After 18 surgeries, man gets new face to become first African-American face transplant recipient. His ghastly road crash five years ago left his face disfigured and now Robert Chelsea has become the first African-American to receive a full face transplant.
Chelsea had pulled onto the shoulder of a highway and alighted from his vehicle one Monday night in August 2013 to inspect why the car was giving trouble. A drunk driver soon slammed into his car sending it into flames. Chelsea, a sales manager for a rubber-stamp business, was rushed to a hospital with third-degree burns covering almost half his body.
Face transplants require a lot of skill to pull off. Little wonder then that since the first one was done in France in 2005, fewer than 50 have been completed worldwide.
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Robert Chelsea leaves the hospital after being dispatched in August 2019
Tony Luong for TIME
But Chelsea is a man of choice. He reportedly when he reckoned the man’s face had skin that was much fairer than his. The African-American submitted he couldn’t bear becoming “a totally different looking person.”
Having rejected the first face, Chelsea had to wait for over 12 months to get a second call – the one that would land him in a bed at Boston’s Brigham and Women’s Hospital, receiving a new face that was a near perfect skin-color match, and that made him both the first African-American to undergo a face transplant and, at 68, the oldest recipient ever.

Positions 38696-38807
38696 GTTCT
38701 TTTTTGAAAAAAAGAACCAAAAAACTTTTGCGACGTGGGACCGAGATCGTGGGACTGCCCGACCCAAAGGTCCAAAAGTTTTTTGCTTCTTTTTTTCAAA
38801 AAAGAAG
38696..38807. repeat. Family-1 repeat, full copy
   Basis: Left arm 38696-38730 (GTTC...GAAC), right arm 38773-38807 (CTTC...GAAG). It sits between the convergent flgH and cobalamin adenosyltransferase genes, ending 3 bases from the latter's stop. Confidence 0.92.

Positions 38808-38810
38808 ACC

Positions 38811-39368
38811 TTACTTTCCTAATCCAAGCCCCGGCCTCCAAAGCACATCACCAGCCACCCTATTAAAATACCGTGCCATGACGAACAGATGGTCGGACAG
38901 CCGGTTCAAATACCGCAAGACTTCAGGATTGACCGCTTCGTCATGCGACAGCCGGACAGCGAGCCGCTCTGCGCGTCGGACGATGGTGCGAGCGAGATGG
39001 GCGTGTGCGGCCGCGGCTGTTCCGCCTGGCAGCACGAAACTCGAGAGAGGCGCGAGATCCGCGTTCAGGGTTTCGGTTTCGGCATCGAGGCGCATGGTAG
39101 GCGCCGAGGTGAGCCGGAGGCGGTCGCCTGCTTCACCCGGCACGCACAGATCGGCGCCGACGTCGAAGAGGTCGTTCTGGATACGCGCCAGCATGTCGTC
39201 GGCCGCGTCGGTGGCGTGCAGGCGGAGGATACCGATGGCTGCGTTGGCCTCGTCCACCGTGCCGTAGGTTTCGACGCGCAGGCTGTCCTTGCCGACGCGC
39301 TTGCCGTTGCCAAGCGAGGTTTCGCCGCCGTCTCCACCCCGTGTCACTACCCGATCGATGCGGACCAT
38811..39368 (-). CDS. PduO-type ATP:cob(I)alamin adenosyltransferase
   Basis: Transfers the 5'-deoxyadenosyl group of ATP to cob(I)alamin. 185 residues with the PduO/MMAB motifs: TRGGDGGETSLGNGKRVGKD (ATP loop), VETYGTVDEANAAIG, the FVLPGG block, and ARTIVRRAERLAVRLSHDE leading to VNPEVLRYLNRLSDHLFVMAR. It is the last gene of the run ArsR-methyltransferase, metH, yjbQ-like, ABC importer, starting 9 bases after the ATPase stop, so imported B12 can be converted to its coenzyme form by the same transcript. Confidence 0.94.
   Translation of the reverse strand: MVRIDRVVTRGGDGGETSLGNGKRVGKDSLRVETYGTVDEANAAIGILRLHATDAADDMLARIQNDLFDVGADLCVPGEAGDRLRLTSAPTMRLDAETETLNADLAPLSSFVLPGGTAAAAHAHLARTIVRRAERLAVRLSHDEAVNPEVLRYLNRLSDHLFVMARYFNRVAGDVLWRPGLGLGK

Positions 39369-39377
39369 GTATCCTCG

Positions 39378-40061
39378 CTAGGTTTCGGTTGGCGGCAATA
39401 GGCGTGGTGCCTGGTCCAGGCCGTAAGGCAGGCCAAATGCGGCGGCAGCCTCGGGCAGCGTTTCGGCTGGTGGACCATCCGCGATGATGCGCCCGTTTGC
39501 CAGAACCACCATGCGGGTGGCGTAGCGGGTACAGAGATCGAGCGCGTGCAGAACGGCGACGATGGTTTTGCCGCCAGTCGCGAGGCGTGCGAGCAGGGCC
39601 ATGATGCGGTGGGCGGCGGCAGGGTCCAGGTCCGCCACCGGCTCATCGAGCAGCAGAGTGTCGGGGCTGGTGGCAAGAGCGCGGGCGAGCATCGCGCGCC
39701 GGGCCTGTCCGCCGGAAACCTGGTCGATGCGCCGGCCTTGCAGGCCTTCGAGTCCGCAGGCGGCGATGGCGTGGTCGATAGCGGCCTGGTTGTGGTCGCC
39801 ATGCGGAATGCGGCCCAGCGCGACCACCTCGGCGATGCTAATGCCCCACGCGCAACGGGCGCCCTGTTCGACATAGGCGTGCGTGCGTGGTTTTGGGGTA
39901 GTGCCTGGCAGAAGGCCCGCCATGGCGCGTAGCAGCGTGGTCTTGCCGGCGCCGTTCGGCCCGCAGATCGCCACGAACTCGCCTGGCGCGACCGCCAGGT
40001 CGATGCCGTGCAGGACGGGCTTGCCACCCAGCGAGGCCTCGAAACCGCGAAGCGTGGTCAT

“Morning by morning, new versions [of me] unfold,” Chelsea said on the day he was discharged from the hospital in August, nearly a month after surgery. “[But] I feel like myself.”
Chelsea with his daughter Ebony at home in California in February 2019, months before his transplant surgery
John Francis Peters for TIME
After the accident, he was transferred to the University of California Irvine Medical Center where he spent four months drifting in and out of consciousness as doctors fought to save his life. He had 18 surgeries in that time—mostly skin grafting for his burns, but also abdominal operations to treat serious gastrointestinal complications that had developed as his body struggled to stay alive. Blood pressure medications shunted blood flow to his heart and away from his extremities, leading to tissue death in his lips, nose and fingers. One of his surgeons, Dr. Victor Joe, called him “one of the sickest patients we’ve had.”